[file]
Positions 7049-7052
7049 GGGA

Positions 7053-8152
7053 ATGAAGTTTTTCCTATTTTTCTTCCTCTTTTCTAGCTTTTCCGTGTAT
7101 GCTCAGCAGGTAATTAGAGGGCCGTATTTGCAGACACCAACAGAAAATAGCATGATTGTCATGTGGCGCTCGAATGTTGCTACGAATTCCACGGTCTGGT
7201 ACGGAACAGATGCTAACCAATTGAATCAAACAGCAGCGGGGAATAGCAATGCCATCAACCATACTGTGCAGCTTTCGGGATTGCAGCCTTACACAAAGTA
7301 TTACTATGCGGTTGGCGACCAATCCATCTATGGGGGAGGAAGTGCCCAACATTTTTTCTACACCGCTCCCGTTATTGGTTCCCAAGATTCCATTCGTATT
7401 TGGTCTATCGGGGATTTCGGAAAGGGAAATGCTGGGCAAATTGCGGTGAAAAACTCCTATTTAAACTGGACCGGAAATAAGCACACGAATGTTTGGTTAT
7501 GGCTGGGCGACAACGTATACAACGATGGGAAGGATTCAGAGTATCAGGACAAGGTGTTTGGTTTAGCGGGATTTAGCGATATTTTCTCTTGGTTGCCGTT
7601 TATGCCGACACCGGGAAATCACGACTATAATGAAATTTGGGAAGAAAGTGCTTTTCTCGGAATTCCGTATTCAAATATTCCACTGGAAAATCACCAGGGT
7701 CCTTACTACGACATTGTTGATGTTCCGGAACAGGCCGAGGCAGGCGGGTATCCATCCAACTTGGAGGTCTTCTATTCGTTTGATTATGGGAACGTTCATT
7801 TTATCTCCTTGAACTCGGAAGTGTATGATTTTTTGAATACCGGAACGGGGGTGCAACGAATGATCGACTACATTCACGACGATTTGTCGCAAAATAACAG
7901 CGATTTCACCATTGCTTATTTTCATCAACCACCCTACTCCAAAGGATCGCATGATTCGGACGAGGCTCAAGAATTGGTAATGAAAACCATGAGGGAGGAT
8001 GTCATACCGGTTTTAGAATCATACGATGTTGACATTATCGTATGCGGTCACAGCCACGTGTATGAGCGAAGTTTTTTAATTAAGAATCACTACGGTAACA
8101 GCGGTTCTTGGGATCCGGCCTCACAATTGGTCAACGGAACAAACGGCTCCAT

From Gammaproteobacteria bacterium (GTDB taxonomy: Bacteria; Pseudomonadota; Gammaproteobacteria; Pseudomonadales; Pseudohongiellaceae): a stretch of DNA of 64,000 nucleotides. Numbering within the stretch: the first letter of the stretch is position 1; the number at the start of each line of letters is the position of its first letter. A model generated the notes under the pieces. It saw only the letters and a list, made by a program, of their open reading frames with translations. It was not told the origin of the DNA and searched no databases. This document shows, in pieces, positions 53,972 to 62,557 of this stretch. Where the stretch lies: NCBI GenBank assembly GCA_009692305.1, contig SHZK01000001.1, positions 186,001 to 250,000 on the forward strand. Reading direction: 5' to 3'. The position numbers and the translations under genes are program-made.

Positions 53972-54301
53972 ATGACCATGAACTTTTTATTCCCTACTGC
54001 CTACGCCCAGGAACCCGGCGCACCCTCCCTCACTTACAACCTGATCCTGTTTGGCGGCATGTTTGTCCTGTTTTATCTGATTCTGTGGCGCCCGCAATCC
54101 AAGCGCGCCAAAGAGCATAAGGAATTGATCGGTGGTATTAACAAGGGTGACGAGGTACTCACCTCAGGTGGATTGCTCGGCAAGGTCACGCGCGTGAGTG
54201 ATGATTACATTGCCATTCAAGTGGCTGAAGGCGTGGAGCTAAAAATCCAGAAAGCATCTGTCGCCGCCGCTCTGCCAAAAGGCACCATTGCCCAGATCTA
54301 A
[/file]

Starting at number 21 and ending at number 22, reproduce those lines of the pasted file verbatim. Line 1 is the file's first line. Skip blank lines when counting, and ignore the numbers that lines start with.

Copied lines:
54201 ATGATTACATTGCCATTCAAGTGGCTGAAGGCGTGGAGCTAAAAATCCAGAAAGCATCTGTCGCCGCCGCTCTGCCAAAAGGCACCATTGCCCAGATCTA
54301 A